Tooth and tusk ivory can be carved into a vast variety of shapes and objects.
Walrus ivory has a primary dentin layer and a secondary dentine layer, with the secondary layer having a marbled appearance (MFMHS).
Plastics have been viewed by piano purists as an inferior ivory substitute on piano keys, although other recently developed materials more closely resemble the feel of real ivory.
Ivory was often used to form the white of the eyes of statues.
One imitation ivory is made from cellulose nitrate and another from casein (the phosphoprotein that accounts for nearly 80 percent of proteins in milk and cheese) (MFMHS).
Ivory can be taken from dead or live animals.
Due to the rapid decline in the populations of the animals that produce it, the importation and sale of ivory in many countries currently is banned or severely restricted.
Mammoth ivory is used today to make handcrafted knives and similar implements.
The ivory of various animals differ in many other ways (Springate 2000; MFMHS).
Many African countries including Zimbabwe, Namibia, and Botswana claim that ivory trade is necessary—both to stimulate their economies and reduce elephant populations that are considered to be harming the environment.
Trade in the ivory from the tusks of dead mammoths has occurred for 300 years and continues to be legal.
At the same time, the historical popularity of ivory has resulted in rapid declines of elephants and other animals taken for the ivory trade.
Under ultraviolet light, synthetics will fluoresce a dull blue, and natural ivory a bright blue (MFMHS).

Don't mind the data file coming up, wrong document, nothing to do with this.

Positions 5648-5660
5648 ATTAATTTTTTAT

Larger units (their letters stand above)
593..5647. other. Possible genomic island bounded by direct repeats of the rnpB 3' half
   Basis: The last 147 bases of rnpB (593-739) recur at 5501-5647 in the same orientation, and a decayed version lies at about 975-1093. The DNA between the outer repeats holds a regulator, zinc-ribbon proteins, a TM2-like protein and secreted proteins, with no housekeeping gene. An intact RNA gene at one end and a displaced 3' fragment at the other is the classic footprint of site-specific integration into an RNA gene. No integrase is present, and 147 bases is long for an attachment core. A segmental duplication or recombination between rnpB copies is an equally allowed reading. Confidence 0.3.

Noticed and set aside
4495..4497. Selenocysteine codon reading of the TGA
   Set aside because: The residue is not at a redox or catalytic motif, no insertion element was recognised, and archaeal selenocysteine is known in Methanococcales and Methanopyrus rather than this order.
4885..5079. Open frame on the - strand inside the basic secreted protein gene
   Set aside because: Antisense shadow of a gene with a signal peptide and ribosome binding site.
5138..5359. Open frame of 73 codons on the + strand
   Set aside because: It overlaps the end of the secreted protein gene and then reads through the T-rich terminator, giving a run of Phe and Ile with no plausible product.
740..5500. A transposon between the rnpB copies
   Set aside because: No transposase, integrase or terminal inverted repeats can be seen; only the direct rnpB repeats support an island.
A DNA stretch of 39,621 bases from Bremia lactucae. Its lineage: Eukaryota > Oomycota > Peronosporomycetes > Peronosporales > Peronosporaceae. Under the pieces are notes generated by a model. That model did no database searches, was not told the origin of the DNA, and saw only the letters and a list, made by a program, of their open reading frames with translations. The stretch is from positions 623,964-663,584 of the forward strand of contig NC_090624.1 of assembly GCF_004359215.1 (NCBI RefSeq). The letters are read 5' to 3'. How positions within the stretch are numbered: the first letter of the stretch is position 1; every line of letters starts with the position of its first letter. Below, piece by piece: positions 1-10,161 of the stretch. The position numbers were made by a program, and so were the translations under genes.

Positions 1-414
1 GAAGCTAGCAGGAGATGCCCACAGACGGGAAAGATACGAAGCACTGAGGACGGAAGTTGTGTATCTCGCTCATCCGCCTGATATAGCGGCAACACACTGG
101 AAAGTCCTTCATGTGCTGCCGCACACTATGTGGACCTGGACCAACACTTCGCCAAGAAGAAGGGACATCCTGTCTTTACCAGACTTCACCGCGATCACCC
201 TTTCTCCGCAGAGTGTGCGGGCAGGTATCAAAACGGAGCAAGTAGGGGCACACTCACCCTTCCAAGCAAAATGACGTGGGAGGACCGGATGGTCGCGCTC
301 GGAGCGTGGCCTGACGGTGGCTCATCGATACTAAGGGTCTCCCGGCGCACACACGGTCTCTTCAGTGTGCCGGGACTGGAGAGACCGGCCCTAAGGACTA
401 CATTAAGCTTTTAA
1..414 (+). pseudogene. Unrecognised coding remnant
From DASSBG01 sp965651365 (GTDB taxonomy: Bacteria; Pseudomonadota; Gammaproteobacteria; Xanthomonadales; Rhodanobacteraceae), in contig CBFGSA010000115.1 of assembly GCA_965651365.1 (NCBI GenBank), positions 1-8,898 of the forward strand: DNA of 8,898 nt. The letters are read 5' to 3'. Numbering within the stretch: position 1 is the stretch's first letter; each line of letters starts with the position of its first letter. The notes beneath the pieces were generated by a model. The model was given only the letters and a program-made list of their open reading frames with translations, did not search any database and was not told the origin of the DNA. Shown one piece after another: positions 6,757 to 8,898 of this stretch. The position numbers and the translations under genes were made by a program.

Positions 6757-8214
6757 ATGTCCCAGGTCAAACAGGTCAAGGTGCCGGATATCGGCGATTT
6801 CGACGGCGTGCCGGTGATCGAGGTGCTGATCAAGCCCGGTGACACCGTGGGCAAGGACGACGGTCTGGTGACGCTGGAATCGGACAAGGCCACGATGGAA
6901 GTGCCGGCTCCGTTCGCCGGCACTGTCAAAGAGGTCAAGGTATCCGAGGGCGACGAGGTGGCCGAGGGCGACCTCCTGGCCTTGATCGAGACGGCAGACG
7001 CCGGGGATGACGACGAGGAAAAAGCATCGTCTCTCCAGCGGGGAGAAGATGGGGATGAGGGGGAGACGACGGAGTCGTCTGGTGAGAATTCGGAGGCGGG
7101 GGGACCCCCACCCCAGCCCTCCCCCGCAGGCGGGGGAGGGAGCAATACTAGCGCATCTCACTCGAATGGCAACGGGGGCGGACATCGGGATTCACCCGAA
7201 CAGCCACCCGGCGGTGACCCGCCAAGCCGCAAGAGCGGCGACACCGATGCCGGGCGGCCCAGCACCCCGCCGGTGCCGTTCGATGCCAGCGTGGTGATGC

Ivory was prized for containers due to its ability to keep an airtight seal.
A species of hard nut is gaining popularity as a replacement for ivory, although its size limits its usability.
Hippopotamus ivory has a thick enamel coating, is denser and harder to carve than elephant ivory, and has a finer grain; it is often used for flat items, such as buttons and inlays (Springate 2000).
Ivory was also commonly carved into elaborate seals utilized by officials to "sign" documents and decrees by stamping them with their unique official seal (Stiles 2003).
Before plastics were invented, ivory was important for cutlery handles, musical instruments, billiard balls, and many other items.
Both the Greek and Roman civilizations used large quantities of ivory to make high value works of art, precious religious objects, and decorative boxes for costly objects.
The importation and sale of ivory currently is banned or severely restricted in many countries.
A small example of modern carved ivory objects are small statuary, netsukes, jewelry, flatware handles, furniture inlays, and piano keys.
The Chinese have long valued ivory for both art and utilitarian objects.
Chinese craftsmen carved ivory to make everything from images of Buddhist and Taoist deities to opium pipe (Martin 2007).
The Indianized Buddhist cultures of Southeast Asia, including Myanmar (Burma), Thailand, Laos, and Cambodia traditionally harvested ivory from their domesticated elephants.
In 2002, the United Nations partially lifted the ban on ivory trade, allowing a few countries to export certain amounts of ivory.
The beauty, smoothness, ease of carving, adhesive hardness, and durability of ivory has made it attractive for many ornamental and practical uses.